Why You (Yes, You) Need A Website


One question I get fairly often these days is about the need for a website, especially with the explosion of social and professional media sites like Facebook, LinkedIn, Soundcloud. My response is usually pretty simple: Maybe more than ever, if you don’t have a website now, you need one!

While having social media profiles and posts is a great thing (and it certainly means that you may not need an incredibly sophisticated website) if you don’t have a personal website, you’re putting your professional career and business in the hands of people (and algorithms) that don’t have your interest in mind.

You can take almost any web platform: Facebook, Google, MySpace, etc. and look at how it has changed over the past five years or so and see how risky a strategy it is to rely on someone else’s platform for your business. Facebook has changed its News Feed algorithm many times in the last few years to try and give users what they want – which means that business pages get pushed further down unless they pay. The same thing has happened on Instagram, Google Maps, Google Search, and the list goes on. And that doesn’t even include platforms that disappear entirely, like MySpace, Vine, Google+, Friendster, and countless others.

While there are lots of lists of the “Top 100 Reasons You Need A Website”, I’ve decided to mention some that seem the most compelling to me, my clients, and seem to make the most impact for a business.

If you’ve debated on making a website for yourself, read on and see if any of these things may apply.

#1 People (and Search Engines) WANT to Find You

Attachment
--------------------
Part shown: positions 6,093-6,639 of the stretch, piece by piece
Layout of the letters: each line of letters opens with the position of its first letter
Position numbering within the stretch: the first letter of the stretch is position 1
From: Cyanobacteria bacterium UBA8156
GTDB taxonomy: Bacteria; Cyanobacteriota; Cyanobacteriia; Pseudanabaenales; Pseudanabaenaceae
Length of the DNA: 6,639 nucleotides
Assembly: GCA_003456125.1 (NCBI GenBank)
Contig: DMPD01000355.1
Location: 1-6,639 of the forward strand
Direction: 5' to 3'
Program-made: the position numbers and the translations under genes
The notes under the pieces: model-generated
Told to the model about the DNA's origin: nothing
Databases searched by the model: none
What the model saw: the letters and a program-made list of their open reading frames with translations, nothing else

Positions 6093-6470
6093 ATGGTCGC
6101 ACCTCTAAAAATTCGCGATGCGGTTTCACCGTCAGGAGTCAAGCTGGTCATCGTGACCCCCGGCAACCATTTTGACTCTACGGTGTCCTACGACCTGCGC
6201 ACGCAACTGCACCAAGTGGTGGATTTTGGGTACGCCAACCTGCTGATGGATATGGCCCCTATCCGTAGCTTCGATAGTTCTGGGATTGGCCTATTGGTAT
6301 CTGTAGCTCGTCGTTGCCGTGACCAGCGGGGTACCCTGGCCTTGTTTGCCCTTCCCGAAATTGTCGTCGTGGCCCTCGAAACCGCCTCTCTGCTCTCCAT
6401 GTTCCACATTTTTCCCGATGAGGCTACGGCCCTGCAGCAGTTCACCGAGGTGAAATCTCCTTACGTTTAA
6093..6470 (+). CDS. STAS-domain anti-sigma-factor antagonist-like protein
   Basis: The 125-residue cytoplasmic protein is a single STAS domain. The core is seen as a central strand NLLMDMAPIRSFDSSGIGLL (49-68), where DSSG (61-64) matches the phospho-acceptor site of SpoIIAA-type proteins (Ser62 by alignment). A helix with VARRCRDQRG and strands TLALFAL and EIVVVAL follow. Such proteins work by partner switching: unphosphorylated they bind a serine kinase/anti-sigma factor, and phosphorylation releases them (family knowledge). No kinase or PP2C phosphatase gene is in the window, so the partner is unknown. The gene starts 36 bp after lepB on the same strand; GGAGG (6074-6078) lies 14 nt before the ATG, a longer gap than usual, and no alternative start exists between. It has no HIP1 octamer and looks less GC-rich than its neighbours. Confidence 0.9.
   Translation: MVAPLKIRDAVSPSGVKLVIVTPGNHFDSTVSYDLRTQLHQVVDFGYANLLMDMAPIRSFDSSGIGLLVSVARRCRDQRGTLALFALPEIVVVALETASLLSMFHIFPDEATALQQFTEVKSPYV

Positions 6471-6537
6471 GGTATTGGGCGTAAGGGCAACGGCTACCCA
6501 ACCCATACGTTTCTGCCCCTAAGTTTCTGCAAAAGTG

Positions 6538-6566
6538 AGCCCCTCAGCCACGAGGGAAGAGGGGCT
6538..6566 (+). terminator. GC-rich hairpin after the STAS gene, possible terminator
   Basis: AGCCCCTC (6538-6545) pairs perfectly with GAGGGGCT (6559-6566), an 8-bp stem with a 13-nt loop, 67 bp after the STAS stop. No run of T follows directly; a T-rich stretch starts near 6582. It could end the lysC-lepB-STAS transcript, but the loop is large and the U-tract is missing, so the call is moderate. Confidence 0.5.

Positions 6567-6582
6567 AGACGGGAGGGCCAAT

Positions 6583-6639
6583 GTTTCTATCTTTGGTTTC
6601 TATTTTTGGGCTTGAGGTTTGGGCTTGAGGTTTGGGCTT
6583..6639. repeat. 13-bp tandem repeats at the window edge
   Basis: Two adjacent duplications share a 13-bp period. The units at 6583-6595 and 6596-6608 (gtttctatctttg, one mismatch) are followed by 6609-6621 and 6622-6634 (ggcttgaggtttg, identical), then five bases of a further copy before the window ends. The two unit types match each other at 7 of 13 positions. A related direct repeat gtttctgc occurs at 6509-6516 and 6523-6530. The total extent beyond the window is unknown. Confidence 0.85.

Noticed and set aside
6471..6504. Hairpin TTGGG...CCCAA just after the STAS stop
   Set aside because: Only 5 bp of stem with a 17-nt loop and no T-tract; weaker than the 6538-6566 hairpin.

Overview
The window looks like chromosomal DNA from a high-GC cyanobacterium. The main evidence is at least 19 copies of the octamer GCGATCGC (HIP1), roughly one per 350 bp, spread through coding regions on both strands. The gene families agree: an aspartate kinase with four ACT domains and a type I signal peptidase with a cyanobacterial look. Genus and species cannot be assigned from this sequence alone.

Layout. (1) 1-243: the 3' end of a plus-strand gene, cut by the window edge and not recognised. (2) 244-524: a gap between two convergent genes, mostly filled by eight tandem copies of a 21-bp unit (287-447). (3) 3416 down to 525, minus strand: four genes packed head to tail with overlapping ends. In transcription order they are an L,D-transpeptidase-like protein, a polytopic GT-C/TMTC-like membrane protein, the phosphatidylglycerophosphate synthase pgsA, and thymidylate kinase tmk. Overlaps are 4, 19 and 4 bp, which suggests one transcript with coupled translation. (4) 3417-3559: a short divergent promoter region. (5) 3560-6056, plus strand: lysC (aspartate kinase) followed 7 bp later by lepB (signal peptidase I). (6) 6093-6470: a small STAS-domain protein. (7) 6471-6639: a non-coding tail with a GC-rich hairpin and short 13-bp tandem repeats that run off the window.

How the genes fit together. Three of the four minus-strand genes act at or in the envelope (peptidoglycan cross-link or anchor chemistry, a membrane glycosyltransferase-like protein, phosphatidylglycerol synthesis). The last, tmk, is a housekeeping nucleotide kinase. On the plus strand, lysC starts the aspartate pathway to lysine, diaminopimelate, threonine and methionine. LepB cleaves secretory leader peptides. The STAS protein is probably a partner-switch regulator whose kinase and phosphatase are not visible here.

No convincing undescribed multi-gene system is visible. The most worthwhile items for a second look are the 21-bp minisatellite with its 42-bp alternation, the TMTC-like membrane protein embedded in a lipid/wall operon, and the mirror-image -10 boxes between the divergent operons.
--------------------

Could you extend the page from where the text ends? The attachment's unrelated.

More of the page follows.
One of the most important reasons to have a site is so that when someone searches for you through Google (or Bing or DuckDuckGo or any other search engine), the first thing they find is what you want them to see!

Without a good website, the first few listings will probably be a Facebook profile or page, a Yelp page, or a competitor’s site. While having a Facebook or Yelp page as the first listing may not seem that bad, if you’ve gotten any negative reviews or if you don’t regularly keep on top of communicating with customers this can be a negative first experience with your business. Of course, if you don’t have any web presence and they find a competitor, then you may lose the customer before you even get in front of them.

Even for individuals, if you’re going out for job interviews, you can bet your employer is running your name through a search engine. It’s better for them to find your professional-looking website than your Facebook or Twitter profile unearthing some old college (or high school) drama. Of course, you should make that stuff private, but then you have no web presence at all!